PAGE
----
The author said that “sunscreen is effective”. This shows how confident she is about sunscreen. Also, I can see how much she knows about sunscreen by describing how sunscreen works. This makes me believe her and want to read more as her writing seems trustworthy and credible. Additionally, it gives me a sense of professionalism.
The author also describes the best way to use sunscreen in order to protect ourselves from skin cancer. She gives specific examples and details like what to do after using sunscreen or how many times we need to use sunscreen a day. These make the readers understand better and become more interested in reading the article because they get so much information from it!
There’s a lot of misinformation out there about the sun’s rays and skin cancer, so I feel it’s important to clear up some myths.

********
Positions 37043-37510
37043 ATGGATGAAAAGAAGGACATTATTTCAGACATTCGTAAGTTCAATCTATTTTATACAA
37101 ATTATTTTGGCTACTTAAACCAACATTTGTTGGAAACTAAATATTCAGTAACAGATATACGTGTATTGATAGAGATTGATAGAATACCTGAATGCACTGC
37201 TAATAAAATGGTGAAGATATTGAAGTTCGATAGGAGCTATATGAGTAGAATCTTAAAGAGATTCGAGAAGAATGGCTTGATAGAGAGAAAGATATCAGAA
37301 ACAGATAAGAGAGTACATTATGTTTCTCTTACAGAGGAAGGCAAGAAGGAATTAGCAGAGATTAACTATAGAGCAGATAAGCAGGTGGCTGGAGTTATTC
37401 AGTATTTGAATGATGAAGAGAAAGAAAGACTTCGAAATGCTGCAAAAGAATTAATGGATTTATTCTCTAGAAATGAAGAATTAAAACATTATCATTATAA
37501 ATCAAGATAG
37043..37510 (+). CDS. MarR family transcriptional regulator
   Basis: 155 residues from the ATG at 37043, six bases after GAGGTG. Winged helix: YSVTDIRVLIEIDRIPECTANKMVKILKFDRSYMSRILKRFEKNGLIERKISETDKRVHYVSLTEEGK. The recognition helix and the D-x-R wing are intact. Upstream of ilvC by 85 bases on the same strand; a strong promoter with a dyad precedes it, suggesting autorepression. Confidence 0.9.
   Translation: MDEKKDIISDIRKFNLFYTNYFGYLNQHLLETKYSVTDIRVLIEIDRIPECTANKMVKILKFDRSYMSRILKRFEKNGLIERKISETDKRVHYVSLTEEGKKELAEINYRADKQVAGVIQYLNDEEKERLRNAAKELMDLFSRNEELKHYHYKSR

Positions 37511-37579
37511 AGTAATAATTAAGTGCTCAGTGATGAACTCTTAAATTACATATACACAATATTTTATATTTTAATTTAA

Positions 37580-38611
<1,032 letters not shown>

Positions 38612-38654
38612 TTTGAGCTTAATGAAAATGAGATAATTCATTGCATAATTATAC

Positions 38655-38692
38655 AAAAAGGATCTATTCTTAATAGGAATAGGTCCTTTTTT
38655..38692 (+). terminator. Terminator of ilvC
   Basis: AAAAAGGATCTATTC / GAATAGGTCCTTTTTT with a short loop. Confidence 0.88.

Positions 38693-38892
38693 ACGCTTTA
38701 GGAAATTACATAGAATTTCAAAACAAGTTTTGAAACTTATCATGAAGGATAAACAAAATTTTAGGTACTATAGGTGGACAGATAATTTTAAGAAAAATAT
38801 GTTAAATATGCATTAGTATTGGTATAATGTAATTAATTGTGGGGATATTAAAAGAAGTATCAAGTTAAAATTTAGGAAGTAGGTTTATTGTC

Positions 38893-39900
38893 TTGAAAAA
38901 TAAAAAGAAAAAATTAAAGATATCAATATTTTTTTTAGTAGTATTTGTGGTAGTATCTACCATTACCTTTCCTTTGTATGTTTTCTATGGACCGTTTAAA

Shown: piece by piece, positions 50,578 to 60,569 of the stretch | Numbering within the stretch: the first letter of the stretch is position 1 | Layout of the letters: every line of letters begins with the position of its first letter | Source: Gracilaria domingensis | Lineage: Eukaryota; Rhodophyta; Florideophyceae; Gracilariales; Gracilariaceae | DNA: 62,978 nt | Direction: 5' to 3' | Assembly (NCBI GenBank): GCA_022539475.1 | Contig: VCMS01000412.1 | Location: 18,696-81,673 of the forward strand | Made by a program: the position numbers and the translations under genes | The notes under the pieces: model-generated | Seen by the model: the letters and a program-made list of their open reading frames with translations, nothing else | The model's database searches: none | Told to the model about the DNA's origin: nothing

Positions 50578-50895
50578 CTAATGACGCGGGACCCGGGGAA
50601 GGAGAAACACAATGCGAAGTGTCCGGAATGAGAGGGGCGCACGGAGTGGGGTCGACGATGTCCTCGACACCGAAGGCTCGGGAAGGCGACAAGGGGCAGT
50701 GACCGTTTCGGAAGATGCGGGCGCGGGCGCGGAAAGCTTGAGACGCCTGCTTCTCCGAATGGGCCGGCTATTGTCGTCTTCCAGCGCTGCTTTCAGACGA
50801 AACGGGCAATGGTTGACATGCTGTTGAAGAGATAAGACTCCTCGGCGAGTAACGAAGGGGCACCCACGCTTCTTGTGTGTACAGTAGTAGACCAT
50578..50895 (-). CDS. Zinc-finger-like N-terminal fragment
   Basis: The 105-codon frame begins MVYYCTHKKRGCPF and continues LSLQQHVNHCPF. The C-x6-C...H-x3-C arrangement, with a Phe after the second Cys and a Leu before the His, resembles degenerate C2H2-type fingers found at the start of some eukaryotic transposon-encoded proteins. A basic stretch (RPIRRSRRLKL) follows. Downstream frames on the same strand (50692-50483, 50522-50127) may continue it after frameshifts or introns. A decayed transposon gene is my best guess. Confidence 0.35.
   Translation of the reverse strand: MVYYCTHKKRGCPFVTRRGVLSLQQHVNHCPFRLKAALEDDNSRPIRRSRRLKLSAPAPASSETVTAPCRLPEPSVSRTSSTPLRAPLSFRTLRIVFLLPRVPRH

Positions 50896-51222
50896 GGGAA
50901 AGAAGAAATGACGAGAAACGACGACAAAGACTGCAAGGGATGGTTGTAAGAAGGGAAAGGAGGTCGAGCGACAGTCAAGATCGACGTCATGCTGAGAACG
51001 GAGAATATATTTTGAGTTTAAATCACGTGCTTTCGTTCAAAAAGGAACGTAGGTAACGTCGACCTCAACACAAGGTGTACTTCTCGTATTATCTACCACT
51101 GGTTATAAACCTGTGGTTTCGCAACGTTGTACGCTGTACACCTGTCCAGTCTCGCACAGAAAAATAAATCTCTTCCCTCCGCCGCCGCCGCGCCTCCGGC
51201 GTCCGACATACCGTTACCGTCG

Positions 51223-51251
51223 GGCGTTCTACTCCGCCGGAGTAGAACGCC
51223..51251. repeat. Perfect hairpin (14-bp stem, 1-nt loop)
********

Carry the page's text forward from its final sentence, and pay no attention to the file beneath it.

Many people have heard about the dangers of unprotected exposure to the sun, but don’t realize that a daily sunscreen is our most potent skin cancer-preventing tool. The American Academy of Dermatology recommends that you use sunscreen every day as part of your beauty routine.
The sun emits two types of ultraviolet (UV) radiation: UVB rays can cause sunburn and play a key role in the development of skin cancer, while UVA rays penetrate more deeply into the skin and can cause premature aging. Both types increase your risk of melanoma, the most dangerous form of skin cancer.
The only way to completely protect yourself from these damaging rays is with sunscreen. This isn’t just a matter of vanity; it’s a matter of health!